Batman Secret Files #1 Review

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Once again we delve into the case files of Gotham’s gallant dark knight as Tom King and a host of other creators fling open the Batman Secret Files #1 from DC Comics. What secrets will be uncovered?

Batman Secret Files Review #1BATMAN SECRET FILES #1 REVIEW

Writer: Tom King, Jodie Bellaire, Ram V., Cheryl Lynn Eaton, Tom Taylor
Art: Jorges Fornes, Elena Casagrande, Brad Walker, Mikel Janin
Cover: Mikel Janin
Publisher:  DC Comics
Release Date: October 31st, 2018
Cover Price:  $4.99

Previously in BATMAN SECRET FILES: Although it is listed as issue number one, technically, this is the second title from DC Comics to have the name Batman Secret Files. The first was released in 1997 was part of a push with every title having a Secret Files and Origins issue. Although this issue dropped the “and Origins” part of the title, it is still structured along the same vein. It essentially is an anthology of stories involving aspects of the Batman.


“True Strength” has Batman asking himself a question, he is able to be enough? With all of his training, is he fulfilling his mission to the best his abilities, his potential? You see, Superman mad approached him and offered him a way to gain the same powers he has, permanently. Batman has had a rough night, and the pain he feels has led him to ask, is he enough? Written by Tom King (Batman, Grayson) with art by Mikel Janin (Justice League Dark, Batman) this short story serves not as the framing story, but as the instigating question which inspired all of the other stories in the volume. Is Batman good enough and can he control the consequences of all his actions? It is a tight, well-written piece, and I hesitate to state it is a framing sequence only because it does not return at the end of the issue to wrap it all up. It does, however, serve as a nice launch pad.

In “The Nature of Fear”, Officer Fielding of the Gotham City Police Department was present during an encounter with the Scarecrow, and encounter which went south for him. He finds himself in therapy, talking out the events leading up to and after his exposure to fear gas. He wonders if he will ever not be afraid again? Writer Ram V. (Paradiso, Brigands) and artists Jorge Fornes (Amazing X-Men, Magnus) and Matt Wilson (The Wicked + The Divine, Wonder Woman) tell this tale of the consequences Batman and his enemies force on those that fall within the circle of their conflicts. A very psychological tale, it begins with a structured nine-panel layout, and gets a more chaotic feel to the panels as the story goes, only to return to the structure. It is well planned and works very subtly to achieve its purpose.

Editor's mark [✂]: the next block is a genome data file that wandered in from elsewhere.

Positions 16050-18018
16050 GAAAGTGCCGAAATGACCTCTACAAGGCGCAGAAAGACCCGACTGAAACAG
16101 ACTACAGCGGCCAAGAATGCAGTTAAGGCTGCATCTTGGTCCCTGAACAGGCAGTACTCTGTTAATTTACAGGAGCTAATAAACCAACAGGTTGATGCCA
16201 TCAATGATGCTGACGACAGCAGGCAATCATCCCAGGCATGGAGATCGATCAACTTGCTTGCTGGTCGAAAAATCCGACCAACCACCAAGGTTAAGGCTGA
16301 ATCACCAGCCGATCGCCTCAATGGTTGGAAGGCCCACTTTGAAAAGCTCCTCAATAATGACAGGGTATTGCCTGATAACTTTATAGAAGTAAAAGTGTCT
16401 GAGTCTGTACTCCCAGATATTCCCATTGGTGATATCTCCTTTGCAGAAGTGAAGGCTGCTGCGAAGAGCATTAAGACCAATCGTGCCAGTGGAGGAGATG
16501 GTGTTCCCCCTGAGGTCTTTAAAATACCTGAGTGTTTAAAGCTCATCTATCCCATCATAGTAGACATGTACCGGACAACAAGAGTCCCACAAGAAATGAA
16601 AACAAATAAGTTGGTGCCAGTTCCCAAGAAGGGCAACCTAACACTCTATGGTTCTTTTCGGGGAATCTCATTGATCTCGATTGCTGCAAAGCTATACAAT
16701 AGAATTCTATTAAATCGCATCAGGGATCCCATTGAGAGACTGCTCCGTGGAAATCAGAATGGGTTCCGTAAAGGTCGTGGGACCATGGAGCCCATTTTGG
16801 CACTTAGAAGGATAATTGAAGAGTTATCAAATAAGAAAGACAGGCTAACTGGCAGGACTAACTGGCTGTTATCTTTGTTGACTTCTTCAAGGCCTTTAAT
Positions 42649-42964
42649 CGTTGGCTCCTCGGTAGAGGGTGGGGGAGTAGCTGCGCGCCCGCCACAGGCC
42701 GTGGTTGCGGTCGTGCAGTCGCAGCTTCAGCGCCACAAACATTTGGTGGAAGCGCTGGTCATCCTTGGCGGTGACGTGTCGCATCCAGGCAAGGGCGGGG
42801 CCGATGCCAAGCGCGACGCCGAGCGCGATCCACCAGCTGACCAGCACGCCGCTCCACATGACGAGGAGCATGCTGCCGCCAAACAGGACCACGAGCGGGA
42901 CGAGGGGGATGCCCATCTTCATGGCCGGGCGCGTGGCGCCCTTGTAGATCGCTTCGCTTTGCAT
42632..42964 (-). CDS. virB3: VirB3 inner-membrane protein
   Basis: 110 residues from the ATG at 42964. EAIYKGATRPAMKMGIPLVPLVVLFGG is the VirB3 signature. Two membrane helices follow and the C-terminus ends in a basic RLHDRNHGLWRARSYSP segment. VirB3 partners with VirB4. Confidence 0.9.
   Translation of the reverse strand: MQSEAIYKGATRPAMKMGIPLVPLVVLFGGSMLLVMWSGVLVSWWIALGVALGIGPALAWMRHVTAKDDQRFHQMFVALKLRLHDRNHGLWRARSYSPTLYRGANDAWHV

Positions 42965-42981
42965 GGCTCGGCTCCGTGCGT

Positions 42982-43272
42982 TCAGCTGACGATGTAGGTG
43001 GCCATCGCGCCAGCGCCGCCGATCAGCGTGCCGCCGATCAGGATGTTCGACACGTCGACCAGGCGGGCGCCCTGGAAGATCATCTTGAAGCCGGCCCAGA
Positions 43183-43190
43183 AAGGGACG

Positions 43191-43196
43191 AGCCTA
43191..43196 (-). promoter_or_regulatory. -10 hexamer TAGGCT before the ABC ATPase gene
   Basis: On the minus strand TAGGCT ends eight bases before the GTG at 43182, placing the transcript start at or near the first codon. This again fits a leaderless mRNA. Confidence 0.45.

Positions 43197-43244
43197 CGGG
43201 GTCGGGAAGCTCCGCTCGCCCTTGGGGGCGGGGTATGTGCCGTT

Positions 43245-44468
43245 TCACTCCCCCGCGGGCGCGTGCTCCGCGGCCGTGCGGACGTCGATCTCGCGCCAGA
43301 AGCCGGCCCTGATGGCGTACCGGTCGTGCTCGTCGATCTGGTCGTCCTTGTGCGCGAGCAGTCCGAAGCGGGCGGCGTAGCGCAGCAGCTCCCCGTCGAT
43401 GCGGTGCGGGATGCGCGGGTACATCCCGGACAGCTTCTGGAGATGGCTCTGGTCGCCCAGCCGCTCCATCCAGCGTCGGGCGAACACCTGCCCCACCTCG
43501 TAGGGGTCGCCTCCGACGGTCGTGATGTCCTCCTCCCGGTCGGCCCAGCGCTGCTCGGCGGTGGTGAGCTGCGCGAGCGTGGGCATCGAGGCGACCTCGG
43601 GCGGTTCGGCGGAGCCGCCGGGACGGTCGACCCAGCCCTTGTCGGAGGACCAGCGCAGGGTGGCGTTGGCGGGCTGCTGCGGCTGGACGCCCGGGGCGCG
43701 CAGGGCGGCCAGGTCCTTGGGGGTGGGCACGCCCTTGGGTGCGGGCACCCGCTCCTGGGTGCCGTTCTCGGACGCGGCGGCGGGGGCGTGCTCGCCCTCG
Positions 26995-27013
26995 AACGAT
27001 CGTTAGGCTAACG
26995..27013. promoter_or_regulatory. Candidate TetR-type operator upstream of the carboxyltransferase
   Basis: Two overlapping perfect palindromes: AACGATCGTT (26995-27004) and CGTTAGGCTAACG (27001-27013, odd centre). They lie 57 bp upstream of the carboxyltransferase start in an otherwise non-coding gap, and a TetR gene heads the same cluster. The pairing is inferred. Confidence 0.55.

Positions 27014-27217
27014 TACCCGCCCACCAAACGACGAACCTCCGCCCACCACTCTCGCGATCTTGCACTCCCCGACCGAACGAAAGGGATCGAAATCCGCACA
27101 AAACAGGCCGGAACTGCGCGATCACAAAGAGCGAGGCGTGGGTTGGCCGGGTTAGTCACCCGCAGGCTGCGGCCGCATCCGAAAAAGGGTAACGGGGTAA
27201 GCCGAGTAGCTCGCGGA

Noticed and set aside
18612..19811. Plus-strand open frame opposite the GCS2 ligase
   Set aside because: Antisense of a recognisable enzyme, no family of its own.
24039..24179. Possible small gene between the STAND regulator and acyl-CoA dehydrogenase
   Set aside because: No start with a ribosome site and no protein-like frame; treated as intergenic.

With “One”, Cheryle Lynn Eaton (Bitch Planet: Triple Feature, Luna Station Quarterly 001) writes a story of Batman investigating a multiple homicides with little clues, except for one witness who she needs to protect herself. But when the name Wayne is connected to the crimes, Batman is determined to find out how, and why. Artist Elena Casagrande (Suicide Risk, Angel) provides a clean style of art that conveys the motion on the page dynamically, while colorist Jordie Bellaire (The Manhattan Projects, Batman) provides the mood through the use of the right color schemes to convey the direction. Well done and enjoyable.